I figure the wind tunnel data is being used to improve the simulator model so you shoiuld look at both techniques as complementary.


Great stuff, love insights like this.

Wish I understood more of it in this case 😊


In the immortal words of the Fawty Towers waiter, Manuel…

“Keh” 😃

Good stuff but a flow diagramme or some pictures might be of help.


LOl – glad it wasn’t just me!


Transformative and what if studies indeed….downforce has been around for a long time we all get it! How about they put a second car behind the first in the wind tunnel and do some what if studies on the transient effects and stability criteria on the second car!

Large yachts and catamarans can hum along now with their hulls completely out of the water in all kinds of wind directions, surely the focus now should be on the turbulence/dirty air. DRS is getting old!


And yet everything in the field of automotive and aeronautical fluid dynamics can be traced back to that fateful day when Isaac Newton was sat in the orchard at Cambridge when a falling apple hit him on the head……….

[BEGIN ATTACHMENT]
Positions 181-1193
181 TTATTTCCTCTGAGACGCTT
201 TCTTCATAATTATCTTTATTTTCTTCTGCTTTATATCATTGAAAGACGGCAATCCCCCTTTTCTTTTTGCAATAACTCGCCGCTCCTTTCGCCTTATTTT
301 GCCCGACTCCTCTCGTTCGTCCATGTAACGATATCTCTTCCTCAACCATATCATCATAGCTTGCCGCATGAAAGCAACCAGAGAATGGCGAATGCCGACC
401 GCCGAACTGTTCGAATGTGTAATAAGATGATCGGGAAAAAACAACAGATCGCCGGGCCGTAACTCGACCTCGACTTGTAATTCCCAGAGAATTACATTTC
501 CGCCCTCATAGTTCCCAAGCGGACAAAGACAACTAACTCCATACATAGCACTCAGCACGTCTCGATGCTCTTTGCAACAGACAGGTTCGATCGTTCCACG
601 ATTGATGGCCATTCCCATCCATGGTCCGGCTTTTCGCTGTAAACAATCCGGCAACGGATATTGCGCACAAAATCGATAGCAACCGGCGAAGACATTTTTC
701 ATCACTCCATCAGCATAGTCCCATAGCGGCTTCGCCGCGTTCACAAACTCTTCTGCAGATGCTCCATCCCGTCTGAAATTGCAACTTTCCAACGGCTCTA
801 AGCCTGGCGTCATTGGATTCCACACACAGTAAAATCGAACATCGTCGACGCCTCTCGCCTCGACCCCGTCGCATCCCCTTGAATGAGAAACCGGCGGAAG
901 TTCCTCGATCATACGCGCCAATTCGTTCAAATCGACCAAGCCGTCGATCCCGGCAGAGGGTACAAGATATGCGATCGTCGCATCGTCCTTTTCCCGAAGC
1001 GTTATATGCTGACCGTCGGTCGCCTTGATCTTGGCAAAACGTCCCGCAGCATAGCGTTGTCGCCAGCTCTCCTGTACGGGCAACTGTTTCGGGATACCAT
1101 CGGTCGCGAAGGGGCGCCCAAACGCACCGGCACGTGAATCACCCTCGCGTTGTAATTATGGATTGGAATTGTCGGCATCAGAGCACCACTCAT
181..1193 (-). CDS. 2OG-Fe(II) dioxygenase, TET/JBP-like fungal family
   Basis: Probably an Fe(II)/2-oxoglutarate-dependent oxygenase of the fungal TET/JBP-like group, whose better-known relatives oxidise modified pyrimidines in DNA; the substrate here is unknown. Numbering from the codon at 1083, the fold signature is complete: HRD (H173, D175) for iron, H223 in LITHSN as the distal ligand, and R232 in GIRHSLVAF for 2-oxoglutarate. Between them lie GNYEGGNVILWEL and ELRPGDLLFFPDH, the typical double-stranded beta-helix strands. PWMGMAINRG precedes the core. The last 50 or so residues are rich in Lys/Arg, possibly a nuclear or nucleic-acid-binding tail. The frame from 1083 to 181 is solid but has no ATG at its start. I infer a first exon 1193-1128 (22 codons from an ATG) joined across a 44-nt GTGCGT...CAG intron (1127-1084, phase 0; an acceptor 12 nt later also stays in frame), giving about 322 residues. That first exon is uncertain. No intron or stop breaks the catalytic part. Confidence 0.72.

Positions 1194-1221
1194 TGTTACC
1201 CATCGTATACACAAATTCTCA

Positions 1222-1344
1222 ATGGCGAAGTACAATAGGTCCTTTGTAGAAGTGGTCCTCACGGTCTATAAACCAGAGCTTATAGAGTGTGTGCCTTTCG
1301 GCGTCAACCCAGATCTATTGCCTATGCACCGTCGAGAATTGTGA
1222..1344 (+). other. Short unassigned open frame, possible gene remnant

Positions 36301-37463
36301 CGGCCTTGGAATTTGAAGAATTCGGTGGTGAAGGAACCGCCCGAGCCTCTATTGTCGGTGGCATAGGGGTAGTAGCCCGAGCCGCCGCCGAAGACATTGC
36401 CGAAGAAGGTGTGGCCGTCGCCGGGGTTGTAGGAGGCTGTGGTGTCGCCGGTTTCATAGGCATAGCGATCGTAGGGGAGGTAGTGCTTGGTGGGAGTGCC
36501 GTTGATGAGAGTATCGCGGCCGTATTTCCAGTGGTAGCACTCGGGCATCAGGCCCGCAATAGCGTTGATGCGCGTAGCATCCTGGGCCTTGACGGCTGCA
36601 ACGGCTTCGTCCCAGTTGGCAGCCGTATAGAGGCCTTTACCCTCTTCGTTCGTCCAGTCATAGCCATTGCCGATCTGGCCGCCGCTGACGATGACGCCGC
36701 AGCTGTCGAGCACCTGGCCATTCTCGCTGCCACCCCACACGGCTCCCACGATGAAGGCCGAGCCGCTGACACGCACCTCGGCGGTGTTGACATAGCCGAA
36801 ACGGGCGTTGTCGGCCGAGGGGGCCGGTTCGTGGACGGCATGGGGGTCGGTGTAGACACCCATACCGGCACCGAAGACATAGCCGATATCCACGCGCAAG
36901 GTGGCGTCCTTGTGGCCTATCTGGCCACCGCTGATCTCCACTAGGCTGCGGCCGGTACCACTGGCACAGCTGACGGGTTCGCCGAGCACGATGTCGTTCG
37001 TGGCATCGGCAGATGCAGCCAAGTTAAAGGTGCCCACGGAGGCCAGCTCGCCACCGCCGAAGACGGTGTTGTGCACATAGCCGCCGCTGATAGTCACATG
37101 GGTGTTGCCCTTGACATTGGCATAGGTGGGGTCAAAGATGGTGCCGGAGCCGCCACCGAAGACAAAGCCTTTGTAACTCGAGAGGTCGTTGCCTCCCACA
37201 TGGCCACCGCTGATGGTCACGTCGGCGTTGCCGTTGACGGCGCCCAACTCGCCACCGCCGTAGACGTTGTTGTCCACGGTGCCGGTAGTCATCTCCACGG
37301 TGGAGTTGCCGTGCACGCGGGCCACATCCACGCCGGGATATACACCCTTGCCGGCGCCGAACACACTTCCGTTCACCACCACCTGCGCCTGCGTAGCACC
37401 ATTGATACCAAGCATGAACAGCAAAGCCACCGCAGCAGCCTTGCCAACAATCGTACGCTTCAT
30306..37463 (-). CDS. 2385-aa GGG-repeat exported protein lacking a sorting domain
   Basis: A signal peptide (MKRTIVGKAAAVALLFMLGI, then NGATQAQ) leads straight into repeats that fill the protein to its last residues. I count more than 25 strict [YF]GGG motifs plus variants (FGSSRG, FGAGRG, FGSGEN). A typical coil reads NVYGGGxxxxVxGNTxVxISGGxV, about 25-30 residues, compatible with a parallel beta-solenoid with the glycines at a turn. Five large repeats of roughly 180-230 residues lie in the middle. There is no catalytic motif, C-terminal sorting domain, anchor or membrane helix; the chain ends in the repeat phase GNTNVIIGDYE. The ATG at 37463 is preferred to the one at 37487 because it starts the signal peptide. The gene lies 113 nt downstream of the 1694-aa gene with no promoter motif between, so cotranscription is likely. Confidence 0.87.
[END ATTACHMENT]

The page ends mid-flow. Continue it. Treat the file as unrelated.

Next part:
Newton then concluded that “Air will only change its acceleration or direction if a force is exerted upon it” And that in a nutshell is what the wings, diffuser and floor is doing – trying to force the air to accelerate to generate down force – albeit some better than others…….


Not really sure I got any of that…..I seem to remember Manor coming up with an entirely cfd car that had no tunnel testing. Is thisthe future?


Manor Marussia née Manor née Marussia née Marussia Virgin née Virgin née Manor did indeed try a CFD only approach with Nick Wirth when they first started out, but they soon figured out that CFD is not magic and that to be competitive in F1 you need to build and test a real F1 car, even if it is just a mini-F1 car in a wind tunnel 🙂

CFD might progress to a point where it’s 100% accurate, but so far as I know the FIA still places limits on how much the teams can use it.


Virgin F1 did indeed do that. The trouble is that computers cannot simulate everything, sooner or later the car has to be built and any gaps in the program’s capabilities will become apparent. Marussia did not try it again for the second season.


Was that the one with the massive Snoz 👃on the front end of the car similar to Caterham.


Well it’s not a secret anymore if the new guy at Renault ex-FIA has anything to do with it.
Wind Tunnel analysis is a dark art that teams prefer to keep it to themselves. Though Ferrari got an extra bit of data from it’s so called assistance to Haas (even though it was abit hush hush) in wind tunnel testing.
Though it might be interesting to have a FIA test car in a wind tunnel to show how it’s all set up.